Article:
A Rare Misstep From Everyone's Favorite Color-Coordinated, Guitar-Wielding Dynamo

Jack White's back, with some of his most mediocre material yet.

Jack White’s better than this, and he knows it. Having spent the last decade as the leader of The White Stripes, White established himself as one of the premier guitarists of his generation. Following The White Stripes’ breakup last year, he moved on to start his own record company (Third Man Records) and produce an almost comically diverse collection of artists. From Stephen Colbert to Insane Clown Posse, White made clear he has no boundaries. In between production gigs, he found time to mess around in the studio himself, eventually deciding to record his first solo effort. Many wondered how he would fare without Meg (his former wife and White Stripes drummer), despite the fact that he wrote all of The White Stripes’ songs himself. His previous side projects (The Racontuers and The Dead Weather) indicated he would be able to make do regardless of who he worked with, but neither band ever approached the White Stripes’ pure blues-rock bliss. Perhaps Meg forced him to simplify his approach, but he never seemed to fare better with more talented musicians. The same holds true for Blunderbuss, a surprisingly mediocre record for such a bold, enigmatic artist.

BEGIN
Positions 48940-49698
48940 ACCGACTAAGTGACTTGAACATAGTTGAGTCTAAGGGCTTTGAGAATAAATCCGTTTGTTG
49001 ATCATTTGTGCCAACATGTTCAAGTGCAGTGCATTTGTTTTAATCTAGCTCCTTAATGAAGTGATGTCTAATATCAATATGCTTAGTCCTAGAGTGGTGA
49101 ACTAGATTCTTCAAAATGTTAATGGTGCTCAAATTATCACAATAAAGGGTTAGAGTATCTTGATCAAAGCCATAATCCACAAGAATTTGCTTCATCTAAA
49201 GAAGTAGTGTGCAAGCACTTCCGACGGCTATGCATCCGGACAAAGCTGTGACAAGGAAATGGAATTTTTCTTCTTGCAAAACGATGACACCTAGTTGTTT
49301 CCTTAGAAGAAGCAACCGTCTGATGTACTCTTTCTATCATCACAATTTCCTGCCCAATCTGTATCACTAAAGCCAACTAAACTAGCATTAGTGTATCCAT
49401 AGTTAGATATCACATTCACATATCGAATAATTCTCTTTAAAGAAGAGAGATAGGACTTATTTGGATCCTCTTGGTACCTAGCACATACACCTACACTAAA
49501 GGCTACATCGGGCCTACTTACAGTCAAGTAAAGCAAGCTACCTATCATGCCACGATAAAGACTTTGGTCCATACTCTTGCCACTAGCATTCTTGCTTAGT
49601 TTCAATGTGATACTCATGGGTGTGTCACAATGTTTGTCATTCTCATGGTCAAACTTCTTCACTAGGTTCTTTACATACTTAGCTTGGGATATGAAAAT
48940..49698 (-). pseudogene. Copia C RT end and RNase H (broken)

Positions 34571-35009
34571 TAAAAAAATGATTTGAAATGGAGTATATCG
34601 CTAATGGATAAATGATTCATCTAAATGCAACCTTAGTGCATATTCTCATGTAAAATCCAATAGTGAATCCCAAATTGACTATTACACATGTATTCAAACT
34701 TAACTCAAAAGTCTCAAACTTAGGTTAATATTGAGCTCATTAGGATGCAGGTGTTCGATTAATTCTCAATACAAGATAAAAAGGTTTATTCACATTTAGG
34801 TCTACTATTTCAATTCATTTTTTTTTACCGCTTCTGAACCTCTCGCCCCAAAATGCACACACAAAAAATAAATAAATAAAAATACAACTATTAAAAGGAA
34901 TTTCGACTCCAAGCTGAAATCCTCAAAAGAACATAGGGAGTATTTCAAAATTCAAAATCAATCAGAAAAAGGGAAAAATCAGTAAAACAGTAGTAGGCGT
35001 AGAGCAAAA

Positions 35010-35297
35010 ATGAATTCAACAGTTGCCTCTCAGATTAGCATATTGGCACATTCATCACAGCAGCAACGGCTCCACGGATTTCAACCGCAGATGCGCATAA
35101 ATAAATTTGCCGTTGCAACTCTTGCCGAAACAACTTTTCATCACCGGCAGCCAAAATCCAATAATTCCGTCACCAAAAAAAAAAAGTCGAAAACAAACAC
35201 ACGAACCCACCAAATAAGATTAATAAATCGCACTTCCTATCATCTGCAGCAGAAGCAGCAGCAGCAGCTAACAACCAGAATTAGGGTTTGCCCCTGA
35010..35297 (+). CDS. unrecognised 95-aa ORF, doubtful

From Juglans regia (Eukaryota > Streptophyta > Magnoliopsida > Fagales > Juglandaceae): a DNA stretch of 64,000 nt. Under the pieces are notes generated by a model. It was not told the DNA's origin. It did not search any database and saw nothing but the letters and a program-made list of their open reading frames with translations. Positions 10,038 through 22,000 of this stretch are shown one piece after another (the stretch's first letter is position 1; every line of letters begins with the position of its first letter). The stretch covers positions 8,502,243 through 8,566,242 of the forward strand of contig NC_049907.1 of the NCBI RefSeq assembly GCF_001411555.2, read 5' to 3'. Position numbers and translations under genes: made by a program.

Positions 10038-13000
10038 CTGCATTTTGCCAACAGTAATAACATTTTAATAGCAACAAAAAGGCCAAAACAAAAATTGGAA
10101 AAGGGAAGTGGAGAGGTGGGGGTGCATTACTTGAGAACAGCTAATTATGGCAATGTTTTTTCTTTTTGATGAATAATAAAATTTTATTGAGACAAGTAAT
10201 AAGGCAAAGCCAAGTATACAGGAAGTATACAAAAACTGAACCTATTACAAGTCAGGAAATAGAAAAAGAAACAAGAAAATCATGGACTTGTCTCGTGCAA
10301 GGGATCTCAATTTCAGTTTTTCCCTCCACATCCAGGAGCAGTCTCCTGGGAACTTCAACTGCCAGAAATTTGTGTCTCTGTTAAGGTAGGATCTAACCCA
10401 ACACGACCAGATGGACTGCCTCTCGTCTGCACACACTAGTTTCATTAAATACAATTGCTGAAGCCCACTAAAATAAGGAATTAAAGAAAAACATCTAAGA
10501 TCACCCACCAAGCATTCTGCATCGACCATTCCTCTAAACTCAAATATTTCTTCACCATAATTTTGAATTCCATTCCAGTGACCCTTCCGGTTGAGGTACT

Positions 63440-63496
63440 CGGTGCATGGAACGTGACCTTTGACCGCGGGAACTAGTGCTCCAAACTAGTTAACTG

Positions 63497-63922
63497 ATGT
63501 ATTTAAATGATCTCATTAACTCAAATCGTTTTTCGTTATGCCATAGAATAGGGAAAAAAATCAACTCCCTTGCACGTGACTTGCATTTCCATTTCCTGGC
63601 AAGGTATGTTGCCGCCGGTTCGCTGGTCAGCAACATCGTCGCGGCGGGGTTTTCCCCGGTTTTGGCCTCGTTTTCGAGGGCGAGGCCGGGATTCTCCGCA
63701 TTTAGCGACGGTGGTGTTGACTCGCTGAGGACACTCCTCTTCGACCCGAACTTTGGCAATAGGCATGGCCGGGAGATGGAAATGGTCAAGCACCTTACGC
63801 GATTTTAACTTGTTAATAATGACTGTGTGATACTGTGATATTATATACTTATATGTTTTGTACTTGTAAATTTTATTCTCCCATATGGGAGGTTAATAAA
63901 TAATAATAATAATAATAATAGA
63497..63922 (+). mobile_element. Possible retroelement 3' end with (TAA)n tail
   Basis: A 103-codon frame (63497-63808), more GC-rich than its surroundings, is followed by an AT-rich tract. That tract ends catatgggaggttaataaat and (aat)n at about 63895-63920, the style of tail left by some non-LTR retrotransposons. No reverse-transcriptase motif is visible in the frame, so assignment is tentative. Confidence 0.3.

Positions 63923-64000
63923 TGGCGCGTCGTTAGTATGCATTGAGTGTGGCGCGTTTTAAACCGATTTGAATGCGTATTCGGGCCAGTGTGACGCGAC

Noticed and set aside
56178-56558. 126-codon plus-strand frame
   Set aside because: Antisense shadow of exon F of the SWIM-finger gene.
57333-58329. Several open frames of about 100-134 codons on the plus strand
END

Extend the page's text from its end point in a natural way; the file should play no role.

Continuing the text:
While White’s bluesy style is still present, Blunderbuss bears the imprint of the Nashville country scene (home of Third Man Records) more than anything he has recorded, and suffers as a result. White is most comfortable and successful when working within the blues/garage rock paradigm, where he can show off his prodigious guitar skills. Even the White Stripes’ least guitar-centric record (the underrated Get Behind Me Satan) felt exciting and vital due to White’s restless energy. Blunderbuss, on the other hand, is a rather pedestrian effort. Most of the songs are simply good, no more, no less. And while that would be acceptable for most artists, I’ve come to expect better things from Jack White. This is the man who gave us “Seven Nation Army” and “Fell in Love with a Girl,” mere adequacy is no longer acceptable.

The underlying problem with White as a solo artist is that he simply has too many options. Consequently, he tries a little bit of everything, creating a watery mixture of mediocrity. When it comes to arranging a broad array of instruments, White is competent, but he’s no Sufjan Stevens. Rather, he’s at his best when he’s front and center, able to show off his considerable talents. Many have criticized White throughout his career for being a control freak, but the truth is he’s more talented than just about any potential collaborator. And who could argue with the results? From their self-titled debut to Icky Thump (their final record), The White Stripes were one of the most exhilarating bands around. Taking the spotlight off of himself is only a waste of his abilities. For such an idiosyncratic, driven musician, I’m surprised he was excited enough about the material on Blunderbuss to release it.

Jack White will more than likely make music for the rest of his life. Inevitably, there will be missteps, even for someone as talented as him. Bob Dylan himself has a fair amount of duds in his discography, an unfortunate reality of the law of averages. But rest assured, Jack White will be back, hopefully with better material.

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